"We already spend 6 billion kroner every year on school meals, so it is a huge part of the school budget," says Anna-Karin Quetel, a nutritionist at the national food agency.
Quetel has been responsible for developing new guidelines for school meals. It's been five years since the last guidelines were issued, and it is perhaps not surprising that there is a re-newed emphasis on fruit and veg, and a general advice to cut down on meat and sugar.
But part of the advice is also for the schools to integrate the school meals into the overall educational task of the school.
"By using the money in a different way, you can gain higher school attendance, better school results, because you learn better when you have food in your stomach," says Anna-Karin Quetel, who envisions history lessons where you try out food from a hundred years ago, geography lessons where the kids can get a taste of different food cultures in the canteen, and classes where meals are assessed from the perspective of sustainable development.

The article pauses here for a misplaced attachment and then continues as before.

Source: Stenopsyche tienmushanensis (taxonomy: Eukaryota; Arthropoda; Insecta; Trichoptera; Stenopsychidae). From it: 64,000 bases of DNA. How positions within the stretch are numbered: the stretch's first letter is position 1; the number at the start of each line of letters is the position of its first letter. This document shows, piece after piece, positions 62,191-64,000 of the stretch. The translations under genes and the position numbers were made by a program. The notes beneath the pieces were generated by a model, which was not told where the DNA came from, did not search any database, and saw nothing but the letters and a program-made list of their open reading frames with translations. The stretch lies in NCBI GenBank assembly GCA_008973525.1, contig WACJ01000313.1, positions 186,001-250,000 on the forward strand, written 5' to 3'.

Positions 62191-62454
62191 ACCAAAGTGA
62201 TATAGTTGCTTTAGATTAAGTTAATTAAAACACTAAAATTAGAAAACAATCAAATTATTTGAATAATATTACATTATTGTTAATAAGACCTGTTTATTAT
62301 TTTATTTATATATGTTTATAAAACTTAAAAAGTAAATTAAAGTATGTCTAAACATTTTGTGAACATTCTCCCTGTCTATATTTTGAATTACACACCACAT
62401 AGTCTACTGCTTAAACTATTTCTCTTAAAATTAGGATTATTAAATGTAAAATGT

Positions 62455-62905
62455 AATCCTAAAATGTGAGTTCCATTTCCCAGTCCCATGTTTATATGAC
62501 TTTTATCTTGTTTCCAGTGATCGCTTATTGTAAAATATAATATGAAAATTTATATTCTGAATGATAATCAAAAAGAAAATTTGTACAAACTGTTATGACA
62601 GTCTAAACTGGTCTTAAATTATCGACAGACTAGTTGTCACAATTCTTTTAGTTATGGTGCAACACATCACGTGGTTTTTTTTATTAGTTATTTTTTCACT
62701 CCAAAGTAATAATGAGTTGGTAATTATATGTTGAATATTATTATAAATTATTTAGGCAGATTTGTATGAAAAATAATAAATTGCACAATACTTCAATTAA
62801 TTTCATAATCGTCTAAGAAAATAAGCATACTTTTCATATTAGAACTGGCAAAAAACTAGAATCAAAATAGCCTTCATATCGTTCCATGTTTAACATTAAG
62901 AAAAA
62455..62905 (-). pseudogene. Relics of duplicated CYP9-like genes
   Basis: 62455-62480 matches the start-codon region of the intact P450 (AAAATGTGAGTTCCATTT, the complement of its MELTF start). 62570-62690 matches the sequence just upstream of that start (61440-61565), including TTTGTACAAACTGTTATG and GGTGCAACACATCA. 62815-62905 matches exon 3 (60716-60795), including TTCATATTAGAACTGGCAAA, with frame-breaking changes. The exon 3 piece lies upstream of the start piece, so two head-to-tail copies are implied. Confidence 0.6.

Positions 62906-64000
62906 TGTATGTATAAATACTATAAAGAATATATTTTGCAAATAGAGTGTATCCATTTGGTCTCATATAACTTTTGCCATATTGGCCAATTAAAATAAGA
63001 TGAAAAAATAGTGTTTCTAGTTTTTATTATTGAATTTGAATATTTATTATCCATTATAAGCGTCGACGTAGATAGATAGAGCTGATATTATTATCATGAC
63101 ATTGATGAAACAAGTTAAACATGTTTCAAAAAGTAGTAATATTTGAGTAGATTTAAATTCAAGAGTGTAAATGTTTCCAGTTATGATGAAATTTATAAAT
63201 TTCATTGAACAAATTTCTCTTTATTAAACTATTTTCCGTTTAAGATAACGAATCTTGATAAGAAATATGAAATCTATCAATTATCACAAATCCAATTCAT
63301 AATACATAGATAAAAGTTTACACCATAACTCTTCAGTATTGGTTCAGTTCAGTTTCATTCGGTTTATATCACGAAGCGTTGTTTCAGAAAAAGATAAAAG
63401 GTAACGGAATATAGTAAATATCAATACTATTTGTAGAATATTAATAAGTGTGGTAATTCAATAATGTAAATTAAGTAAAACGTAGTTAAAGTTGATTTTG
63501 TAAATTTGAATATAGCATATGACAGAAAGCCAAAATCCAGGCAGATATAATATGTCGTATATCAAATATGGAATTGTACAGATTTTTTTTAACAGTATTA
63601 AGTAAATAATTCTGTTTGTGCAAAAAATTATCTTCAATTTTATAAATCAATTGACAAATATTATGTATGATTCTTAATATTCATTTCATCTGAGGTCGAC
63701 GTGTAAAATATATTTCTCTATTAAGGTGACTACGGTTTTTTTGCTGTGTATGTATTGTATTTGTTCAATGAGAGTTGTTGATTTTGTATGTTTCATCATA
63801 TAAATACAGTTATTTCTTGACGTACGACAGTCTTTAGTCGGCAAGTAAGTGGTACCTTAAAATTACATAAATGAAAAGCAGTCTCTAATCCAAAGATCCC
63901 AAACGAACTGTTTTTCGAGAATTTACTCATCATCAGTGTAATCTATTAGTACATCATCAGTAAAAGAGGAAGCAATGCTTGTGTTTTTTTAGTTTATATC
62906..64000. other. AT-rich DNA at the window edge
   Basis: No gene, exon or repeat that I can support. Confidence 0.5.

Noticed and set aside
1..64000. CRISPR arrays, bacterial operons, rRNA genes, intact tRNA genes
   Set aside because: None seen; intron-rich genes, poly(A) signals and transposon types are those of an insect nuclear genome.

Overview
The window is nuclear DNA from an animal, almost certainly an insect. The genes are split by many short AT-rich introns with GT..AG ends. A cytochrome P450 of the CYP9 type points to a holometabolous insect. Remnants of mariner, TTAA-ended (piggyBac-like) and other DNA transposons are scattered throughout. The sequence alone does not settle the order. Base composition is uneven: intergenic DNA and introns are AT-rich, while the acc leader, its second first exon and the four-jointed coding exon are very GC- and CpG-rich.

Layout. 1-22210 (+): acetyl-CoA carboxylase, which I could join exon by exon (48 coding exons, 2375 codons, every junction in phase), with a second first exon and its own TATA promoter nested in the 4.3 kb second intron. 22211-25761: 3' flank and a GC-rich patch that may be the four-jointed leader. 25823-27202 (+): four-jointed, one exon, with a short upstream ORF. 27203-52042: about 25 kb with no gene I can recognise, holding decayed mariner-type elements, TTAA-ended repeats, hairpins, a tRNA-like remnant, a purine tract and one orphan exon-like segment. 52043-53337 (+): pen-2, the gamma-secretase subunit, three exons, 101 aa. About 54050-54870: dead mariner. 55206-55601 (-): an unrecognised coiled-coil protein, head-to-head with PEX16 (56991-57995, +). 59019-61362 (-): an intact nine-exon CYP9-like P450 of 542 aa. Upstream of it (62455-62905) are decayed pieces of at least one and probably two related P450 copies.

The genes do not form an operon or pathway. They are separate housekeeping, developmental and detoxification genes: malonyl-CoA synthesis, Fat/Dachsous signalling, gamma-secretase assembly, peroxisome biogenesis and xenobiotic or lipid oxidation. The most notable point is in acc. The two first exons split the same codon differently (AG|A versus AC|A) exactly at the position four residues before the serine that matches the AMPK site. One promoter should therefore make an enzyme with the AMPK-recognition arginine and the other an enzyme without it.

None of this is mandatory for the schools to follow.. the educational act merely says that the school meals should be nutricious and free of charge for children between 6 and 16. But Anna-Karin Quetel hopes that the guidelines from the national food agency will offer inspiration and support to the schools that want to try it out.
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